The perennial Pongola River meanders through the centre of the reserve and further north you’ll find the separate Phongolo Nature Reserve, which is under Ezemvelo/KZN Wildlife management. Day visitors are welcome to self-drive here, to launch their boats and to fish. Lake Jozini is renowned for its tiger fishing. There is one entrance to the nature reserve close to the border with Swaziland, with a basic campsite right at the lake.
Dawn Bradnick, The Incidental Tourist
Read more about Pongola on Dawn’s blog
andBeyond Phinda Private Game Reserve
The entire reserve is managed by andBeyond, which works in a responsible manner towards the environment, the animals, the local communities and its employees. Visitors go on two guided game drives each day. No self-driving is allowed. Your rangers and trackers try to accommodate your interests, taking you in search of the animals you most wish to see. Specials to look out for include the tiny suni antelope and red duiker. If you’re really lucky you may even be able to follow a hunt that pits predator against prey. Other experiences include nature walks and cultural activities.
There are six lodges at Phinda, each different but all immersed in nature, with forest, mountain or vlei settings. It’s not uncommon for animals to pay a visit to your backyard at the lodge.
Claudia Tavani, My Adventures Across The World
Read more about Phinda on Claudia’s blog
Amakhozi Private Game Reserve
On an early morning or late afternoon guided game drive (no self-driving is allowed) breathe in the sights and sounds of the bush. Watch cheetah cubs play and elephants bathe, follow tracks to find lions and learn about the eating habits of white rhino from their poop. Listen as your ranger tells of Zulu traditions and the medicinal use of plants, watch eagles soar and hear the tantalising call of the gorgeous bush shrike. Put on your hiking boots for a guided bush walk, or don gumboots and headlamps for a frogging safari (rainfall dependent between December and March).
A private lodge offers fabulous local cuisine, bushveld style and memorable encounters with both wildlife and people.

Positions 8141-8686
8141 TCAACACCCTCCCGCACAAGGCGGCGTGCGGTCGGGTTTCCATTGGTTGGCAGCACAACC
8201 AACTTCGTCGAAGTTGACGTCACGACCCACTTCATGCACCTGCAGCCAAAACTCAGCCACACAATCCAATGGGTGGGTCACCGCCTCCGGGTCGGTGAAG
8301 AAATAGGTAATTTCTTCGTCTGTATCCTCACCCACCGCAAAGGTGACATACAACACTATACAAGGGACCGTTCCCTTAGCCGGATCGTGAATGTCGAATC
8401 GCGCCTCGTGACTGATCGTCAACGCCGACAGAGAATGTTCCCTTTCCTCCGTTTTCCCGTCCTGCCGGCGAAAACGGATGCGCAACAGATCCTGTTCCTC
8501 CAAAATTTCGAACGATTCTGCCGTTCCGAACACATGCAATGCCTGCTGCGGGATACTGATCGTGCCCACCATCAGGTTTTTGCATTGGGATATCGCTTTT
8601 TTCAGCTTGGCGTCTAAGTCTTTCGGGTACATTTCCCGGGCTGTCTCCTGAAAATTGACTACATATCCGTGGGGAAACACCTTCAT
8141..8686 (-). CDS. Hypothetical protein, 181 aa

Tessa Buhrmann, The Responsible Traveller
Read more about a frogging safari on Tessa’s blog
Thanda’s guides have an affinity with this land, and a passion for leading you into their world and the wonders of nature. You’re not allowed to self-drive here, but the early morning and late afternoon game drives account for six hours of your day. The focus is not only on big game, but also on trees and plants, spiders and beetles.
Between game drives there’s plenty to experience, including the luxury tented camp, a cultural experience in a nearby Zulu community, guided bush walks and a complimentary wildlife photography lesson.
Di Brown, The Roaming Giraffe
Read more about Thanda Safari on Di’s blog
Manyoni Private Game Reserve
Manyoni is a first-class game viewing destination with beautiful, varied landscapes of open savannah, acacia thornveld and riverine forest. The reserve’s ten independent lodges provide guided early morning and late afternoon game drives in open safari vehicles (no self-driving allowed) and can also organise activities like tiger fishing or a sunset cruise on Lake Jozini. Don’t miss a guided bush walk where you might encounter big mammals but will also focus on smaller things you often miss in a vehicle.
Read more about Manyoni Game Reserve on my blog